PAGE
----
Will Disney family bid on Dodgers?

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Will Disney family bid on Dodgers?

From Comcast SportsNet
LOS ANGELES (AP) -- The family of the late Roy E. Disney is in talks with other investors about making a bid to buy the Los Angeles Dodgers out of bankruptcy. The talks were confirmed Monday by Clifford Miller, managing director of the Disney family's investment vehicle, Shamrock Holdings. Roy Disney was the nephew of Walt Disney, but the family's investments are not directly tied to the operation of The Walt Disney Co., which controlled the Angels from 1998-03. Miller said Stanley Gold, the chief executive officer of Shamrock, is seriously exploring investing in the team along with the Disney family and other investors, including several in the Los Angeles area. Gold has gone through the process of qualifying the investor group to make an initial bid by the Jan. 23 deadline, and the group is examining the team's financial records. Dodgers owner Frank McCourt, who put the team in bankruptcy last year, agreed with Major League Baseball to sell the team by April 30, which coincides with the deadline for McCourt to pay former wife Jamie a 131 million divorce settlement. Among other potential bidders are: -- a group that includes former manager Joe Torre and is headed by real estate developer Rick Caruso. --Steven Cohen of the hedge fund SAC Capital Advisors. --a group that includes former Los Angeles Lakers star Magic Johnson, former Atlanta Braves and Washington Nationals president Stan Kasten and Guggenheim Partners chief executive officer Mark Walter. --a group that includes former agent and current Chicago White Sox special assistant Dennis Gilbert, talk show host Larry King and Jason Reese of Imperial Capital. --a group that includes former Dodgers general manager Fred Claire, former Oakland Athletics president Andy Dolich and former Dodgers batboy Ben Hwang, who brought in the financial backers. --former Dodgers owner Peter O'Malley. --a group that includes former Dodgers stars Orel Hershiser and Steve Garvey, and Joey Herrick of Natural Balance Pet Foods. --Dallas Mavericks owner Mark Cuban.

Amir Johnson a game-time decision for Game 4 with shoulder injury

Amir Johnson a game-time decision for Game 4 with shoulder injury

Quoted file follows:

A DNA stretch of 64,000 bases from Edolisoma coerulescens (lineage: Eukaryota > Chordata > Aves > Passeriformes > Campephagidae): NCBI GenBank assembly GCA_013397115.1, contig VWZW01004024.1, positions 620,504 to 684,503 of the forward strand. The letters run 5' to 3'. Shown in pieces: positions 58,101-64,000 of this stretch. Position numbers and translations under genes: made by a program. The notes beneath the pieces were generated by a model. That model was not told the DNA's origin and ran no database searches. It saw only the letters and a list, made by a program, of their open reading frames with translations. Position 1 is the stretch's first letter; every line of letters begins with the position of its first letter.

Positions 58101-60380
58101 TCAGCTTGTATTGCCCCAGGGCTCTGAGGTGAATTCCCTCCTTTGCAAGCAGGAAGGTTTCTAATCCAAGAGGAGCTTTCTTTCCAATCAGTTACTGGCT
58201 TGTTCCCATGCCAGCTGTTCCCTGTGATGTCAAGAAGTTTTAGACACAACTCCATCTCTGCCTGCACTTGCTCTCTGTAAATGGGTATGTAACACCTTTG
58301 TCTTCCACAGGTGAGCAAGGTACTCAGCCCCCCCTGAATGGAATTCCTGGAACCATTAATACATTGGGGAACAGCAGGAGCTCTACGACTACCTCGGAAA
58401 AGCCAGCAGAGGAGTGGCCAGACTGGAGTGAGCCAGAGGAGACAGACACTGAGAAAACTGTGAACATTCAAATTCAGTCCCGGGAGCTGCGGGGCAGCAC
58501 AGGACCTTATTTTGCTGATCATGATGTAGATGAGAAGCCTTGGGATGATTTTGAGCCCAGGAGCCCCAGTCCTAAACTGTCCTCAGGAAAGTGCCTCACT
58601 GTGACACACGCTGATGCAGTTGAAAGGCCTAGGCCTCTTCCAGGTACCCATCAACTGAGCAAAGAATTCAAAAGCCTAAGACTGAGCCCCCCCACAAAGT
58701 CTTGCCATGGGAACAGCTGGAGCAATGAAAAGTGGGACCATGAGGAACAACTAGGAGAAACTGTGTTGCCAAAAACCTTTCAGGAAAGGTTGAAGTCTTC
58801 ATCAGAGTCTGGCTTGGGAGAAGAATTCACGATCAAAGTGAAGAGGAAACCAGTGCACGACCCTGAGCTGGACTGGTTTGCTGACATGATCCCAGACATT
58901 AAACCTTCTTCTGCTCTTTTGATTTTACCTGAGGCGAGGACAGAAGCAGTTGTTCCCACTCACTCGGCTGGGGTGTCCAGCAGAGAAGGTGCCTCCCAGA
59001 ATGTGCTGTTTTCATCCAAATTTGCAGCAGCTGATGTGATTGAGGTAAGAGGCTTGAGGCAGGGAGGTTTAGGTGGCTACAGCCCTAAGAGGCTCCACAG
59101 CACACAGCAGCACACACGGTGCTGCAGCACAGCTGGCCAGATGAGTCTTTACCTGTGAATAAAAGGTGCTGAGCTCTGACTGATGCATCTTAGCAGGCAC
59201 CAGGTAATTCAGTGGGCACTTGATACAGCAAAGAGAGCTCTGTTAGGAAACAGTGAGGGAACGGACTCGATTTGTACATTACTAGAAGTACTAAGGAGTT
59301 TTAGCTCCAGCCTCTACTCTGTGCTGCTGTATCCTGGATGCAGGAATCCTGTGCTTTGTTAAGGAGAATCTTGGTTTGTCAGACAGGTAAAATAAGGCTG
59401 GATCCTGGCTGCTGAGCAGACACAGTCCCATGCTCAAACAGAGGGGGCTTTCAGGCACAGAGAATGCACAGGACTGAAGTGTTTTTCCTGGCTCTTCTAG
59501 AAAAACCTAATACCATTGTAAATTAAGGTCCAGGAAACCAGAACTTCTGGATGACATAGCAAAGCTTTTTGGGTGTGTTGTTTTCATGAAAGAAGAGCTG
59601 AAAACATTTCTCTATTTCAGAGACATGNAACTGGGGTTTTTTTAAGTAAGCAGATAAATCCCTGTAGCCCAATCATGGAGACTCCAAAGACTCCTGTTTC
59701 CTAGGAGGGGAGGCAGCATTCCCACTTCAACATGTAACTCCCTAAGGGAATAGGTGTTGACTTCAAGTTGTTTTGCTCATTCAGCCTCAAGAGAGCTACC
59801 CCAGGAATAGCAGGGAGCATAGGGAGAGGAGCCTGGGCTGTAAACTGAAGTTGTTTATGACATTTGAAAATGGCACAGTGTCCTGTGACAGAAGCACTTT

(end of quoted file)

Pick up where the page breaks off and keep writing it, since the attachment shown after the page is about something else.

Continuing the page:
CLEVELAND – Brad Stevens won’t know until shortly before tip-off tonight if he will have to make another lineup change.
 
Amir Johnson, whose right shoulder was injured in the Celtics' 111-108 Game 3 win on Sunday, is questionable for tonight’s Game 4.
 
“It’s better for sure,” Johnson told CSN this morning. “Yesterday, it was hard to lift. Today, I can move it all around. In shoot-around, I’m going to get a couple shots, see how it feels and go from there.
 
He added, “it’s definitely going to be a game-time decision. I’m going to go and shoot around, just to get a feel. And then for the game-time, I’ll shoot around some more, see how it feels and take it from there.”
 
Healthy or not, Johnson being with the starting group is far from a given.
 
The 6-foot-9 veteran has consistently been the first starter subbed out and usually winds up playing the fewest minutes.
 
In Game 3, two of his backups – Kelly Olynyk (15 points) and Jonas Jerebko (10 points) – shined brightly.
 
Here are some other highlights from the Celtics’ morning shoot-around.
 
THOMAS UPDATE: Isaiah Thomas met with a hip specialist on Monday, according to Stevens. “Still collecting information,” said Stevens, adding, “We’ll wait and see or we’ll discuss second, and third, and fourth, and fifth opinions.”

Thomas injured his right hip March 15 and later re-aggravated it in the first half of the Game 2 loss Friday. Less than 24 hours later, he was deemed out for the remainder of the playoffs.
 
He was replaced by Marcus Smart in the starting lineup and Smart responded with a career-high 27 points in Game 3, which included seven made 3’s which is a career-best mark as well.
 
BOUNCE-BACK CELTICS: The Celtics winning Game 3 sent shockwaves throughout the league, especially coming on the heels of a 44-point home court drubbing at the hands of the Cavs. “If you’re in sports long enough you’re going to have clunkers,” Stevens said. “You’re going to have games that don’t go your way. And our guys took seriously the idea of responding and just playing the next possession as well as they could.”
 
ROZIER HOMECOMING: The second-year guard grew up in nearby Youngstown, Ohio (75 miles southeast of Cleveland), so you can expect he’ll have a decent contingent of fans at tonight's game.
 
While he’s all-in for the Celtics, the same is not true of his friends and some family members.
 
“My family does a good job of staying on my side except for my one younger cousin,” Rozier said. “She loves LeBron.”